I don’t remember exactly what time it was, but it was night, and my friends and I were laughing and walking back from a party together. We were feeling good and the energy from the night was still coursing through our veins. That was when I heard a car full of guys drive past. I didn’t think anything of it until the guys honked a few times, rolled down the windows and shouted an extremely inappropriate and obscene thing to me and my friends.
I was livid. I don’t have a tolerance for catcalls — for sexualizing and objectifying a woman and her body. I instantly turned to the friends I was with and allowed my anger and frustration spill out about what the guys had just done. They could have been drunk, they could have been this or that, but there is no excuse for the sense of shame and embarrassment a female feels for simply being herself. But what might have been worse than the catcall itself, was one of my friend’s reaction to it. “I really don’t mind,” she told us.“It’s like a compliment. Honestly, it kind of makes me feel good about myself.” And just like that, the high from the night was gone.
I know it isn’t just my friend who thinks this way. Many women feel validated and flattered when a man or group of men call out to her, give her a “compliment” and make her feel like the object of their desire. If these comments came out of genuine goodwill and appreciation, that would be a different story. But the main motivation behind catcalling — by definition — is to get one thing from a woman: sex. This is an atrocious notion, for does a male think he can end up with a woman after a flippant remark directed at her? I personally believe that men don’t truly believe they can get something out of their call; they do it because they can. They do it because the culture we live in allows this to happen.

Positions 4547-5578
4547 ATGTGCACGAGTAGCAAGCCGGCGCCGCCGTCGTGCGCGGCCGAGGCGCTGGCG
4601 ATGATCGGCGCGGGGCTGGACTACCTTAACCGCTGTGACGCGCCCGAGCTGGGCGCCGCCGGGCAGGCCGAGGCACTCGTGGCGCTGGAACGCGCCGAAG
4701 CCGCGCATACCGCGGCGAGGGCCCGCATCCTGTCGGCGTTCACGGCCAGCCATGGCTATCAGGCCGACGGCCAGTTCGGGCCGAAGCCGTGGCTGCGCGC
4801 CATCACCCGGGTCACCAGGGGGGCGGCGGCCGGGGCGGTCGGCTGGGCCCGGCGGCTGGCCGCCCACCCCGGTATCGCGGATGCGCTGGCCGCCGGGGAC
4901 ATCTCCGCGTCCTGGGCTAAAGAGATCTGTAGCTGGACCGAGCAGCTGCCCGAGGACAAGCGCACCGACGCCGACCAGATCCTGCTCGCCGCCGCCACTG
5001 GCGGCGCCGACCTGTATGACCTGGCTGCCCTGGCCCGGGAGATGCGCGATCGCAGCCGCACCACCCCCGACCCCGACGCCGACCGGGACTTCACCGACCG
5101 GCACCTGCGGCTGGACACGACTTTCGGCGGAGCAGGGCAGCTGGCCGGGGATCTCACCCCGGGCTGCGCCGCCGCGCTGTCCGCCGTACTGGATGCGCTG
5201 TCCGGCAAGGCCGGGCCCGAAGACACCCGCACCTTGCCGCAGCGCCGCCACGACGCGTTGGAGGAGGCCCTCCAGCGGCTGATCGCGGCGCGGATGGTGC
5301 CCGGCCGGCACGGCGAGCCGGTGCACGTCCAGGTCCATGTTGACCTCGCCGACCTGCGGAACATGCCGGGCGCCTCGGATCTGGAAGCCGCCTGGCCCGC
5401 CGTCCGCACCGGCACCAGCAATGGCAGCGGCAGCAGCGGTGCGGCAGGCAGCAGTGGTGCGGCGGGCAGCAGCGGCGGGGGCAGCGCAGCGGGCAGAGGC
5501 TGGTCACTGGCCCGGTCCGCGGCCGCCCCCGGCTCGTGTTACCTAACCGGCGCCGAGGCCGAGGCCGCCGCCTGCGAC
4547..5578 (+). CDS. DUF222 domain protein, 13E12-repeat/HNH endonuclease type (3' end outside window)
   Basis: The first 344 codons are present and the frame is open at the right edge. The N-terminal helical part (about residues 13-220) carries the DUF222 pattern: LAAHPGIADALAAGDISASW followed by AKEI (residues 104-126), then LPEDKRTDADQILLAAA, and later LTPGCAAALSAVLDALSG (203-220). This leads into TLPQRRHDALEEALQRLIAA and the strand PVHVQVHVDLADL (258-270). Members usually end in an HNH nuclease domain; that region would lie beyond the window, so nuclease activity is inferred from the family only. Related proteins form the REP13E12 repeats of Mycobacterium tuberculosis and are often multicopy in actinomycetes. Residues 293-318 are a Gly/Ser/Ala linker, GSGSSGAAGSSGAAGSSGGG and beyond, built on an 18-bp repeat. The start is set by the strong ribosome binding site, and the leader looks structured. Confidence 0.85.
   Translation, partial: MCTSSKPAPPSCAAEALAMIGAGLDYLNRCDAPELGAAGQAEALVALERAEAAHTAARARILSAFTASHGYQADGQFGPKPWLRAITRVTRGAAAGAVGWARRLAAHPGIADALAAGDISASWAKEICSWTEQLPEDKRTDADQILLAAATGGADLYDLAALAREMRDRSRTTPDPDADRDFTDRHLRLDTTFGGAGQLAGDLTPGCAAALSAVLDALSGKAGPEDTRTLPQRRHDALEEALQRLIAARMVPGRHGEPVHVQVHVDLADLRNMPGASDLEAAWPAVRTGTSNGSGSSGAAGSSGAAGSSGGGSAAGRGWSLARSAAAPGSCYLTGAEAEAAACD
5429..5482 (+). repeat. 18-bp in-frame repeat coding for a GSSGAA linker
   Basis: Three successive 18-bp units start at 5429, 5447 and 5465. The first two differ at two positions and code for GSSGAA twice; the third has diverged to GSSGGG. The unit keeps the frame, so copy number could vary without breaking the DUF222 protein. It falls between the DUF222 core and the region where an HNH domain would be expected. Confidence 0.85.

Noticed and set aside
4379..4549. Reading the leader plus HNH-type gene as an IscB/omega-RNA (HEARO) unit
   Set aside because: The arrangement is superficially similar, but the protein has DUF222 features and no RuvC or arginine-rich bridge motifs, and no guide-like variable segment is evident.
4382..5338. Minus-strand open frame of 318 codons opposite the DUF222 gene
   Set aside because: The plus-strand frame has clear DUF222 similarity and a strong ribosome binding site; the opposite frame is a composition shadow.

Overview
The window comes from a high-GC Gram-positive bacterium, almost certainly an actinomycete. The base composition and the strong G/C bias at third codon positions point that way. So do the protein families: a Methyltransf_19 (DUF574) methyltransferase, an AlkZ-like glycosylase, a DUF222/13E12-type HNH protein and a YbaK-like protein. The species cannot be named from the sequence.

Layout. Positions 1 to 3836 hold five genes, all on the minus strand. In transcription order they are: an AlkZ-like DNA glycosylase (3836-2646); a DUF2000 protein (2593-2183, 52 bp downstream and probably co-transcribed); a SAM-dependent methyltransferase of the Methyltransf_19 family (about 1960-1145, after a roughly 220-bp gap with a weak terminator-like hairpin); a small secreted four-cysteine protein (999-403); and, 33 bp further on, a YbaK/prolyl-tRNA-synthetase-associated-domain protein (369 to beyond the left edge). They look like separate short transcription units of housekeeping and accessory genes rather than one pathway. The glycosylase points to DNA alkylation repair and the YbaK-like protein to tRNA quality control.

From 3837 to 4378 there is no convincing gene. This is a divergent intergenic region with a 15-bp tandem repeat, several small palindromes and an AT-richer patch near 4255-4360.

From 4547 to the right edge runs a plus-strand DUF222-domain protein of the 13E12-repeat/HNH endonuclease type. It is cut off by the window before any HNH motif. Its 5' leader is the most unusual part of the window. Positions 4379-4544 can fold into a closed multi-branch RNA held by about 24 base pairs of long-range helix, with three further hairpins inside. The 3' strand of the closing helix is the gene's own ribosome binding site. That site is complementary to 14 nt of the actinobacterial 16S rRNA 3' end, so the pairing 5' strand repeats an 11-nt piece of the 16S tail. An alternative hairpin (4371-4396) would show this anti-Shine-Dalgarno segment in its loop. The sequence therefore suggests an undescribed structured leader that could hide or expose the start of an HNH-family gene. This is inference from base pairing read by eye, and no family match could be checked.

When a man calls out to a woman in a sexual manner, he knows that there will be no reparation. Whether at night, on the street, in broad daylight, in the park — catcalls occur all the time. And women are too afraid to respond, although the majority feel extremely uncomfortable and tainted by these remarks. According to the article, “Do You Respond to Catcalling? 23 Women Reveal How They Reply to Street Harassment,” most women react by walking quickly away, ignoring the men who call out or occasionally responding. In the article, Gabrielle Moss reveals that women would actually like to respond by yelling, “smacking them upside the head” or cursing them out. For various reasons, women are not able to respond in the way they would like, yet they should not be put in the position where they have to make such a decision. Men have no right to call out inappropriately to a female and instantly make her feel shameful for just being a woman. Furthermore, the sexualization of women and girls in media and popular culture is rapidly growing. Catcalling is just one of many direct effects of a culture that allows for the sexualization of females. I am not praising, putting down or comparing one culture to another; I am merely raising issues in the one we are living in.
The “male gaze” is a systemic creation which drives catcalls. The male gaze is a term coined by Laura Mulvey, a feminist film critic, for how visual culture seems to depict women from a masculine point of view, and thus, in terms of men’s attitudes. This gaze is ubiquitous. The portrayal of women in media confirms this gaze. In Barbara Kruger’s 1981 photograph, Untitled (Your Gaze Hits The Side Of My Face), she photographs a sculpture as a female-gendered object. The text across the photograph, “Your gaze hits the side of my face” emphasizes the objectification of women by the man’s gaze and how she is nothing but an appealing figure to view. Her personality, her likes and dislikes, her needs and wants — nothing matters in the eyes of the man. I am by no means targeting all men, nor am I man-hating. I want to bring awareness to the gaze women are subjected to every day, in their own lives and outside, and how it justifies many things women are eventually subjected to.
Being aware of this objectification is the first step in trying to subvert this patriarchal viewing of the world. Once the seed is planted, the growth happens on its own. This sexualization is everywhere. The things we are exposed to everyday, such as commercials, TV shows, movies and billboards subconsciously instill these notions into our heads that the role of women in society is to serve as the objects of desire. But after awareness comes action. Informing others of the problem and reminding women to stand their ground in the face of sexualization is the next step. While it is a systemic problem at large and one that will take a long time to change, a woman is powerful. She can put the men who objectify her in their place by reminding them that she is more than the clothes she wears and the way she looks. She can think for herself, she is intelligent and she is strong.
Gaby Leung is a freshman in the College of Arts and Sciences. She can be reached email@example.com. Serendipitous Musings appears alternate Thursdays this semester.